CTIME(III)                  10/15/73                   CTIME(III)


     ctime  -  convert date and time to ASCII


     char *ctime(tvec)

     int tvec[2];

     [from Fortran]

     double precision ctime

     ... = ctime(dummy)

     int *localtime(tvec)

     int tvec[2];

     int *gmtime(tvec)

     int tvec[2];


     Ctime converts a time in the vector tvec such as returned by

     time  (II)  into  ASCII and returns a pointer to a character

     string in the form

         Sun Sep 16 01:03:52 1973\n\0

     All the fields have constant width.

     Once the time has been placed into t and t+2,  this  routine

     is callable from assembly language as follows:

             mov     $t,-(sp)

             jsr     pc,_ctime

             tst     (sp)+

     and a pointer to the string is available in r0.

     The localtime and gmtime entries return pointers to  integer

     vectors containing the broken-down time.  Localtime corrects

     for the time zone and possible daylight savings time; gmtime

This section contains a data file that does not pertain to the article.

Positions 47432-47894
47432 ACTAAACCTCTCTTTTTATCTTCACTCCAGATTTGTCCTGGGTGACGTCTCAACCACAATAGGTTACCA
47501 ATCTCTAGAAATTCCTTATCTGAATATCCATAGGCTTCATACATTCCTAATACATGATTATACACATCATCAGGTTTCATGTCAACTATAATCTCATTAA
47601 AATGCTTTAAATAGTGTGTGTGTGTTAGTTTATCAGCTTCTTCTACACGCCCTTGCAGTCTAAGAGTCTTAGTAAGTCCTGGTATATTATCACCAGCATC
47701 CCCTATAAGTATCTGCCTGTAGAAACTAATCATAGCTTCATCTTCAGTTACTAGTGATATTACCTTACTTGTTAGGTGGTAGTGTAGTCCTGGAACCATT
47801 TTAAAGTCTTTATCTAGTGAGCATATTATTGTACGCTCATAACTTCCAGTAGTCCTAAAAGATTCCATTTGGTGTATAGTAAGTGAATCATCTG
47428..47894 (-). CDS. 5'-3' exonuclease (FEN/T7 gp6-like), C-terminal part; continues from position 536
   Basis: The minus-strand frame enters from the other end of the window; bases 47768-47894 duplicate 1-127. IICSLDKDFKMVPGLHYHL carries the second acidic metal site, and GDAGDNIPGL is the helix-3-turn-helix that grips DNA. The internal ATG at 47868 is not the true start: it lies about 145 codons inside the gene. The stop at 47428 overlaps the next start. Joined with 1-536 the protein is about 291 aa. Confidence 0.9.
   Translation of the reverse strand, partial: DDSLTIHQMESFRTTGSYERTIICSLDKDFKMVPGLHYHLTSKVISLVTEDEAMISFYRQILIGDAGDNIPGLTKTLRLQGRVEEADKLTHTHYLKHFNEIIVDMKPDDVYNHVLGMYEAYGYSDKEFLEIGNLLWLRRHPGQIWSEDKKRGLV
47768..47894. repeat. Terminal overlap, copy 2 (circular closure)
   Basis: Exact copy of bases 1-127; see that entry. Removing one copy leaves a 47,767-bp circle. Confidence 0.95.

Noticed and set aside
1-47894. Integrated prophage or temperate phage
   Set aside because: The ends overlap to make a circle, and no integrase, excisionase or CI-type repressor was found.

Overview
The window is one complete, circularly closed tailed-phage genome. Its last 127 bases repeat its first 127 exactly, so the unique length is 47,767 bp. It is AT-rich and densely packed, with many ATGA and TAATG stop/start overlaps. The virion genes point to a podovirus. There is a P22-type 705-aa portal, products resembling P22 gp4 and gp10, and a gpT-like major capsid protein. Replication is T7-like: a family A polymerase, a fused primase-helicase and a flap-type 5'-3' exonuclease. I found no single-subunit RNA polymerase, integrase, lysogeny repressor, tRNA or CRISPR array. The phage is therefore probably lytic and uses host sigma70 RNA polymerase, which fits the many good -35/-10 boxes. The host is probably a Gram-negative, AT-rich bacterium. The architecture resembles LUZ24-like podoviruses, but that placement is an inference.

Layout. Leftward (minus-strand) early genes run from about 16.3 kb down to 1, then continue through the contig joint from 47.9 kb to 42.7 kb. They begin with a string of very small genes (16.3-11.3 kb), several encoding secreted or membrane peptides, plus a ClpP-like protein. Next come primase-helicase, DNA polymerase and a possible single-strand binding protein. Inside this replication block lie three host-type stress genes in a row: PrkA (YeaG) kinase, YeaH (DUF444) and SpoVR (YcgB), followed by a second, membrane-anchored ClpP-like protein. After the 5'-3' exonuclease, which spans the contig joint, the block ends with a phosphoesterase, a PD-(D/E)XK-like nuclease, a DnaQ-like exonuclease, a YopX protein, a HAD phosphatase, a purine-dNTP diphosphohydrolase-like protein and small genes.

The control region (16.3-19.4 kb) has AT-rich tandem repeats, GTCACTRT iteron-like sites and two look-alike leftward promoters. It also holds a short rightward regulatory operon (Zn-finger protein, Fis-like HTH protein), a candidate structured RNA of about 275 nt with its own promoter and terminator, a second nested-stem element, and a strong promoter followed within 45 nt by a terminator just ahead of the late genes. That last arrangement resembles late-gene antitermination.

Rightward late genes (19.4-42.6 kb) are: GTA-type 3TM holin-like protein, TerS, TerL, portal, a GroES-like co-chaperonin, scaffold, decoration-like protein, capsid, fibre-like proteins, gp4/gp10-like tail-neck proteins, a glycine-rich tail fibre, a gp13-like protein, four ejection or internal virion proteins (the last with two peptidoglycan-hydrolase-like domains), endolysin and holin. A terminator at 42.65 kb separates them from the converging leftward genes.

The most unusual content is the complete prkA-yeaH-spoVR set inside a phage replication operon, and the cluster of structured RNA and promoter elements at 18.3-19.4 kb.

converts  directly to GMT, which is the time UNIX uses.  The

     value is a pointer to an array whose components are

     0     seconds

     1     minutes

     2     hours

     3     day of the month (1-31)

     4     month (0-11)

     5     year - 1900

     6     day of the week (Sunday = 0)

     7     day of the year (0-365)

     8     Daylight Saving Time flag if non-zero

     The external variable timezone contains the  difference,  in

     seconds,  between  GMT  and  local standard time (in EST, is

     5*60*60); the external variable daylight is non-zero iff the

     standard  U.S.A.  Daylight  Saving Time conversion should be

     applied between the last Sundays in April and October.   The

     external  variable  nixonflg if non-zero supersedes daylight

     and causes daylight time all year round.

     A routine  named  ctime  is  also  available  from  Fortran.

     Actually  it  more  resembles  the time (II) system entry in

     that it returns the number of seconds since the  epoch  0000

     GMT Jan. 1, 1970 (as a floating-point number).